Last weekend, when I finally set foot in The Broad, Los Angeles’ illustrious newish contemporary art museum founded by rich people Eli and Edythe Broad, I was greeted with the wondrous works of many of the usual modern masters: Warhol, Basquiat, Koons, Lichtenstein, Ruscha, Rauschenberg, and the mind-expanding like.
“According to The Broad’s website, ‘Murakami’s influence on Japan rivals Andy Warhol’s on the United States.’ But unlike Warhol, who’s gone but not forgotten, Murakami is still working, and at 55, seems to be only improving. His two jaw-dropping ‘superflat’ works on display front and center at The Broad were both done in the last ten years.”
This is by no means meant to demean the importance of those visionary artists, but by far the most impressive paintings on display at the wholly impressive space were by an artist I’d never really spent too much time with, Takashi Murakami.
Apparently though, I’m the only one who’s new to Murakami’s fine pop art stylings, as his recent show at Chicago’s Museum of Contemporary Art, Takashi Murakami: The Octopus Eats Its Own Leg, just logged 193,000 some-odd visitors, making it the most well attended exhibition in the Museum’s 50-year history. And the two massive, vibrant paintings currently on display at The Broad certainly showed me exactly why he’s so popular.
Pop would be a good place to start, too, as Murakami’s creations very obviously elicit a Japanese pop culture influence, particularly anime, manga, toys, and video games. Indeed, according to The Broad’s website, “Murakami’s influence on Japan rivals Andy Warhol’s on the United States.” Unlike Warhol, who’s gone but not forgotten, Murakami is still working, and at 55, seems to be only improving. His two jaw-dropping “superflat” works on display front and center at The Broad were both done in the last ten years. (Superflat refers to the post-modern art movement that Murakami created, which refers to recognizable flattened forms pervasive in anime and manga, while also commenting on the shallowness of Japanese consumer culture.)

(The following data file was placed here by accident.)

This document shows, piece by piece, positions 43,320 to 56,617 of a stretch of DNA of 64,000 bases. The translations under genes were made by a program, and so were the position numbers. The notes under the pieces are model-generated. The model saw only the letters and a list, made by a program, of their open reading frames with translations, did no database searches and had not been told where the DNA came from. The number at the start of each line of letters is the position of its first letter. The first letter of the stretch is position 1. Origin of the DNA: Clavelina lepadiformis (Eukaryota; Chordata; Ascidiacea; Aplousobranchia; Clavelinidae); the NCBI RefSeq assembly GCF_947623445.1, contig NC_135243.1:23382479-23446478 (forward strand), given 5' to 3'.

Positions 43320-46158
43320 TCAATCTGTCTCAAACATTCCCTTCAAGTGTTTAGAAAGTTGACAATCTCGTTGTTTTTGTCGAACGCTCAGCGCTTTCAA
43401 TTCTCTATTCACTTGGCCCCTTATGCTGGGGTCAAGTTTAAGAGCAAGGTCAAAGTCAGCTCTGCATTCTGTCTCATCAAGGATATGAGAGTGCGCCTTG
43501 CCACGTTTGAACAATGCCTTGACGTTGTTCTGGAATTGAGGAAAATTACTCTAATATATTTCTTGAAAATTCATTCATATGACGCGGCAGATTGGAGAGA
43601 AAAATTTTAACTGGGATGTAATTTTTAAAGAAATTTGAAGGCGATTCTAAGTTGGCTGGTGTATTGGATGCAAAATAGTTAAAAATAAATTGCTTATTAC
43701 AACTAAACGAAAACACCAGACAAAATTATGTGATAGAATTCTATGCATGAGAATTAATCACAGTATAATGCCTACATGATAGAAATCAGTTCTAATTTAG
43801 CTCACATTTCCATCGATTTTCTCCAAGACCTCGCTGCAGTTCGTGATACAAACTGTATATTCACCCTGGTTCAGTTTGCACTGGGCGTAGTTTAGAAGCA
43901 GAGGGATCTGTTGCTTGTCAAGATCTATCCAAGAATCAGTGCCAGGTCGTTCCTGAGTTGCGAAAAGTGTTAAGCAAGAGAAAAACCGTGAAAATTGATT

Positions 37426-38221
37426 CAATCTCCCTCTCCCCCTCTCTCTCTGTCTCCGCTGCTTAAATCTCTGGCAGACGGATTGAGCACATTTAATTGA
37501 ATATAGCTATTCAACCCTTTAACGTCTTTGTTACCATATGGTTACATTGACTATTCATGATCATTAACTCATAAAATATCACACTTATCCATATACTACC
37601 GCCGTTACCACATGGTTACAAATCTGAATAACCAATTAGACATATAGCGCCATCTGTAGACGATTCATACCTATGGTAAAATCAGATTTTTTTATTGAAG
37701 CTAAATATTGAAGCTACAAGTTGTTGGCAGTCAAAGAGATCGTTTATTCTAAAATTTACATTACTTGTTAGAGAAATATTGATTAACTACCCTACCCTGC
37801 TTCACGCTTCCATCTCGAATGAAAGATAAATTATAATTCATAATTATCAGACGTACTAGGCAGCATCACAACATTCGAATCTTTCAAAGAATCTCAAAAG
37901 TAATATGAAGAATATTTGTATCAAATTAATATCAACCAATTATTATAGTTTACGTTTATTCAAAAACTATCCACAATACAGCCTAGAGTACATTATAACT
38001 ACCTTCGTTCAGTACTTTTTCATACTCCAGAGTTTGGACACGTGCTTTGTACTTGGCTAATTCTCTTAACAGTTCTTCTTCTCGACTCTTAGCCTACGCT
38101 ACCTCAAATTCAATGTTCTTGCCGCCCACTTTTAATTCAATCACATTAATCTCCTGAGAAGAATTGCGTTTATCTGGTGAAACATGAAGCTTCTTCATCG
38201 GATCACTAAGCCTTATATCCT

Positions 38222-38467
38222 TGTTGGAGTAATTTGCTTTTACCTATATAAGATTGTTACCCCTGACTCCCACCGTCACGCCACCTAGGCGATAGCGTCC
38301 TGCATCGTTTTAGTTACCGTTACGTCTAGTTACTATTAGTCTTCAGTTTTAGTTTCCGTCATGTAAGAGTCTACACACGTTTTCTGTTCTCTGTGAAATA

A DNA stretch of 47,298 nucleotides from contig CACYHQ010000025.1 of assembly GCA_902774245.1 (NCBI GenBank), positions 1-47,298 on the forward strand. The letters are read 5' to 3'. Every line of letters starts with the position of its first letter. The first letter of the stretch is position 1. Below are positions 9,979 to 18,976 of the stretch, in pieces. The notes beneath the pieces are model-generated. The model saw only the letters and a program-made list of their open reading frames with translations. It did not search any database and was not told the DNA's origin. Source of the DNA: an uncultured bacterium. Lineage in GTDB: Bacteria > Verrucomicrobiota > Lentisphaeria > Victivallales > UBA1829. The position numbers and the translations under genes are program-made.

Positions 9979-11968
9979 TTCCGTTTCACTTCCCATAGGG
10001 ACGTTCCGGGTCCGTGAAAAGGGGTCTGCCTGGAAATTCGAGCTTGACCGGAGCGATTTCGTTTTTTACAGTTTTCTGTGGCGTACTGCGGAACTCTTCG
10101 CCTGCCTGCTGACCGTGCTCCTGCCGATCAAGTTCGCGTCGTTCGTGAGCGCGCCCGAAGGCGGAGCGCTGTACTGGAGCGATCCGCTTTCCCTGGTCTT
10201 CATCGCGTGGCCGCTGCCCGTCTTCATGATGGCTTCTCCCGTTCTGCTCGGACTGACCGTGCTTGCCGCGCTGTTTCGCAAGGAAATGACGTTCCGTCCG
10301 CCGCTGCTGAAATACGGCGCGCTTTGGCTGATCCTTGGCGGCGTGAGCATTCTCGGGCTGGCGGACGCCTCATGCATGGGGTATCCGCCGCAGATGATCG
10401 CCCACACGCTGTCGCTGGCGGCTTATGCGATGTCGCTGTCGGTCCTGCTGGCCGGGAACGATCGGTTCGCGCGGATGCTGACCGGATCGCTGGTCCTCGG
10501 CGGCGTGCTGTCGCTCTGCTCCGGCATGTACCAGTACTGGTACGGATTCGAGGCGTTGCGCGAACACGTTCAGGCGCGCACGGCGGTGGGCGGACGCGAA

One of The Broad’s current Murakami hangings is the first painting you see when you go up the museum’s futuristic escalator, which empties into a huge, white, open space, with Murakami’s 82-foot, acrylic on canvas, “In the Land of the Dead, Stepping on the Tail of a Rainbow” filling up two entire walls. The showstopper is Murakami’s cartoonishly metaphorical reaction to the 2011 Tōhoku earthquake and tsunami, set inside the historical context of Japan’s history of natural disasters. It’s also informed by artist Kano Kazunobu’s 150-year-old scrolls, created in response to the 1855 Ansei Edo earthquake, and populated with 500 arhats, Buddhist stewards who have attained nirvana. It took me a full half hour of awe-inspired introspection to get from one end to the other.
I next dropped a good amount of time at Murakami’s much smaller, but by no means small, 118 1/8 x 239 3/8 x 2 in. acrylic and platinum leaf on canvas mounted on aluminum frame, “Hustle ‘n’ Punch By KaiKai and Kiki.” As you can see in the pic above, there are a thousand flowers and faces, with a million eyes staring at you, and each eye is a circle within a circle within a circle. It would take me years to paint so many circles, and all mine would be wildly more incongruous then Murakami’s perfect, bold lines. What does it all mean? Why so much shock, and revulsion within the seemingly springy and ebullient confines?
Who knows? Maybe Murakami? Maybe me, deep within, on a subconscious level. Maybe you. That’s the beauty of art, particularly Murakami’s: an inviting, bold, magnetic passage, that compels you to get lost within his metaphysical and physical gift, a human connection to a heavenly world.